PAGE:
Founder of the Kanhaiya Clan or Chiefship (1712-1793)
Was from the village of Kahna, 21 km southwest of Lahore on the road to Firozpur. He had an humble origin, his father Khushal (Singh), earning his living by selling grass and wood at Lahore. Jai Singh received amrit or initiatory rites of the Khalsa at the hands of Nawab Kapur Singh and joined the jatha or roving band of Amar Singh Kingra. It is commonly believed that name of the band, Kanhaiya, was derived from the name of Jai Singh’s village, Kahna, although another explanation connects it with the Sardar’s own handsome appearance which earned him the epithet (Kahn) Kanhaiya, an endearing title used for Lord Krisna.
Jai Singh seized a part of Riarki comprising the district of Gurdaspur and upper portions of Amritsar. His first headquarters were at his wife’s village, Sohian, 15 km from Amritsar, from where he shifted to Batala and thence to Mukerian. His territories lay on both sides of the rivers Bean and Ravi. A contemporary Muslim historian, Qazi Nur Muhammad, wrote in 1765 that Jai Singh Kanhaiya had extended his territory up to Parol, about 70 km southeast of Jammu, and that he worked in collaboration with Jassa Singh Ramgarhia, both sharing between them the territory of Batala.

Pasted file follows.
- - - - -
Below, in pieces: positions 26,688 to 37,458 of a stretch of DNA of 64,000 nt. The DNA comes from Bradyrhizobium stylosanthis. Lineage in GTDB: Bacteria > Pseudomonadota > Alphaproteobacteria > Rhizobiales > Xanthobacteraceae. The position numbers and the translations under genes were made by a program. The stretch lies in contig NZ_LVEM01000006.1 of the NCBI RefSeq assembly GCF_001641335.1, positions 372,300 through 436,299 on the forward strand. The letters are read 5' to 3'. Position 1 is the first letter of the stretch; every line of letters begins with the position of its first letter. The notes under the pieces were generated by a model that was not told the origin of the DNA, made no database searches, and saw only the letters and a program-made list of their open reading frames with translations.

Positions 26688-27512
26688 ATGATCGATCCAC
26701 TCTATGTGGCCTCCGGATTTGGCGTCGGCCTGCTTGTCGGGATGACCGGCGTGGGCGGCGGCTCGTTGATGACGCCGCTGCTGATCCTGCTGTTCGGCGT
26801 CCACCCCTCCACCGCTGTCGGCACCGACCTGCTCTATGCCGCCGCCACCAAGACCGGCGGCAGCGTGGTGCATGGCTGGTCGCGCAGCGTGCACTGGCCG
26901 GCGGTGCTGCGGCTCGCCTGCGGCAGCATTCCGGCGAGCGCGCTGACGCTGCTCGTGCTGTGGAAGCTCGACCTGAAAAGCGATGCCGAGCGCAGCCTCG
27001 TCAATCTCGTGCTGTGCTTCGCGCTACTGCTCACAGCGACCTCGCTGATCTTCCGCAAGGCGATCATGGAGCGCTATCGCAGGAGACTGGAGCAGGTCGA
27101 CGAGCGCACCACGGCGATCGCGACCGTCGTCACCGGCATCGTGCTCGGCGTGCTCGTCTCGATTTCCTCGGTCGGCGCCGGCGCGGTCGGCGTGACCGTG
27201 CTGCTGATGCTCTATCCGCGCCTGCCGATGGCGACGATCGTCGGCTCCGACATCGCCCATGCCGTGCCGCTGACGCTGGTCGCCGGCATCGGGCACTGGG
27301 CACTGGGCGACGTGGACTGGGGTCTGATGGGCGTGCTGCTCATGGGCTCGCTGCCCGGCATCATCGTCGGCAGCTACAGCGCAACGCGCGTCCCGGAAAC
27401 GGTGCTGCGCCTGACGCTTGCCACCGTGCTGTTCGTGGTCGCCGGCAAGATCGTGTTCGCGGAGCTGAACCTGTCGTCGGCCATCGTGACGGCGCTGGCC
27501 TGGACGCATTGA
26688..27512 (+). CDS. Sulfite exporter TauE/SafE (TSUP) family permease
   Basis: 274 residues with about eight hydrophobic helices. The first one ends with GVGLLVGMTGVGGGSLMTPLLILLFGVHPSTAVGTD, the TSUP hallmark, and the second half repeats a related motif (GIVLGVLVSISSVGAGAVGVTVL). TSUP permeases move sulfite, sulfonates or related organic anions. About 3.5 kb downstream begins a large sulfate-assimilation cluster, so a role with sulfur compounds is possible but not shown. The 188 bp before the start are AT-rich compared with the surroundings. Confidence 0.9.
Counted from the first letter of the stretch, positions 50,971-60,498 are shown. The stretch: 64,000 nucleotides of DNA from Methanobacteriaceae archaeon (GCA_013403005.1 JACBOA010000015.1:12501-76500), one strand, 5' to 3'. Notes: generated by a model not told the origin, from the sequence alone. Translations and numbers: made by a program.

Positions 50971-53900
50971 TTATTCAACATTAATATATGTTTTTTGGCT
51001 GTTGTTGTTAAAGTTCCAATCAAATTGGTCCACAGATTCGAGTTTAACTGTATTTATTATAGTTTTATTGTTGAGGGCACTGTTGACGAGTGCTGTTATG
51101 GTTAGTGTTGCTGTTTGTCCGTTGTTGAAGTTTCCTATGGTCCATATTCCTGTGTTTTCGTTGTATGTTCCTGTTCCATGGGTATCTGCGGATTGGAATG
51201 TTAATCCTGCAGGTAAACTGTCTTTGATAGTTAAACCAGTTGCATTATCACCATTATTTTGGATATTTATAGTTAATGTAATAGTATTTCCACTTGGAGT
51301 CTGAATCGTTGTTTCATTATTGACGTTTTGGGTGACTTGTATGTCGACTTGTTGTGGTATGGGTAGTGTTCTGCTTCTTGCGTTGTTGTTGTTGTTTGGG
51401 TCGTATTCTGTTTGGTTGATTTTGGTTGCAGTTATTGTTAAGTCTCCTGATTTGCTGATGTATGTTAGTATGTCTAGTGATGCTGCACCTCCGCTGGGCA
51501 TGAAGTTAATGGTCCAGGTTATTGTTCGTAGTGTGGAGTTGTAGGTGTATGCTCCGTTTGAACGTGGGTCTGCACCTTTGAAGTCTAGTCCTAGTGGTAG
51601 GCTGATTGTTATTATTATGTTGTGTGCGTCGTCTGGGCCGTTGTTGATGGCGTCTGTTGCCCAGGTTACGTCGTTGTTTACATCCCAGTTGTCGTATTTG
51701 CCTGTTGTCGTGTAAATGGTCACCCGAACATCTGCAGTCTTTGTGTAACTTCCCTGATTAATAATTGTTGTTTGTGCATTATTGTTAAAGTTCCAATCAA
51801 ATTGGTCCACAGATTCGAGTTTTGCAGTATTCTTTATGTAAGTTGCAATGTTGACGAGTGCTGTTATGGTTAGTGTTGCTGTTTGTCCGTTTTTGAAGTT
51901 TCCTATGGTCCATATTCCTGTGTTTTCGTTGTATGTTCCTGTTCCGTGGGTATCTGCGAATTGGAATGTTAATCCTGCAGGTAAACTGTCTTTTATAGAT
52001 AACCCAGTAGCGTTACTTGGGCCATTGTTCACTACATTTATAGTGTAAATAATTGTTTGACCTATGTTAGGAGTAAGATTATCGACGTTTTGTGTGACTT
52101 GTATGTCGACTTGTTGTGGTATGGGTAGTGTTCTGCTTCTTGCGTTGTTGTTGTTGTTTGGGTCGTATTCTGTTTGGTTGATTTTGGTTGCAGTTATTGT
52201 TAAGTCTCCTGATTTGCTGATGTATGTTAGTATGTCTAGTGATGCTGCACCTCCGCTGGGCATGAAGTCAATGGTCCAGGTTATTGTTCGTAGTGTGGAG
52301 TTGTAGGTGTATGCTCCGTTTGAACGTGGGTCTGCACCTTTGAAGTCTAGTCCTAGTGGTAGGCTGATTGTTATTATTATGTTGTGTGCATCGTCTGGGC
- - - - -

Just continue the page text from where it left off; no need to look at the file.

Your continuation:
The hill chiefs of Nurpur, Datarpur and Siba became jai Singh’s tributaries. In 1774, jai Singh built a katra or bazaar at Amritsar called Katra Kanhaiyan.
In October 1778 he, with the help of Mahan Singh Sukkarchakkia and Jassa Singh Ahluwalia, drove away Jassa Singh Ramgarhia to the desert region of Hansi and Hissar. In 1781, Jai Singh and his associate, Haqiqat Singh, led an expedition to Jammu and received a sum of three lakh of rupees as a tribute from Brij Raj Dev of Jammu.
According to Khushwaqt Rai, Jai Singh died in 1793 at the age of 81. Control of the Kanhaiya misl passed into the hands of his daughter-in-law, Sada Kaur, his son, Gurbakhsh Singh, having predeceased him.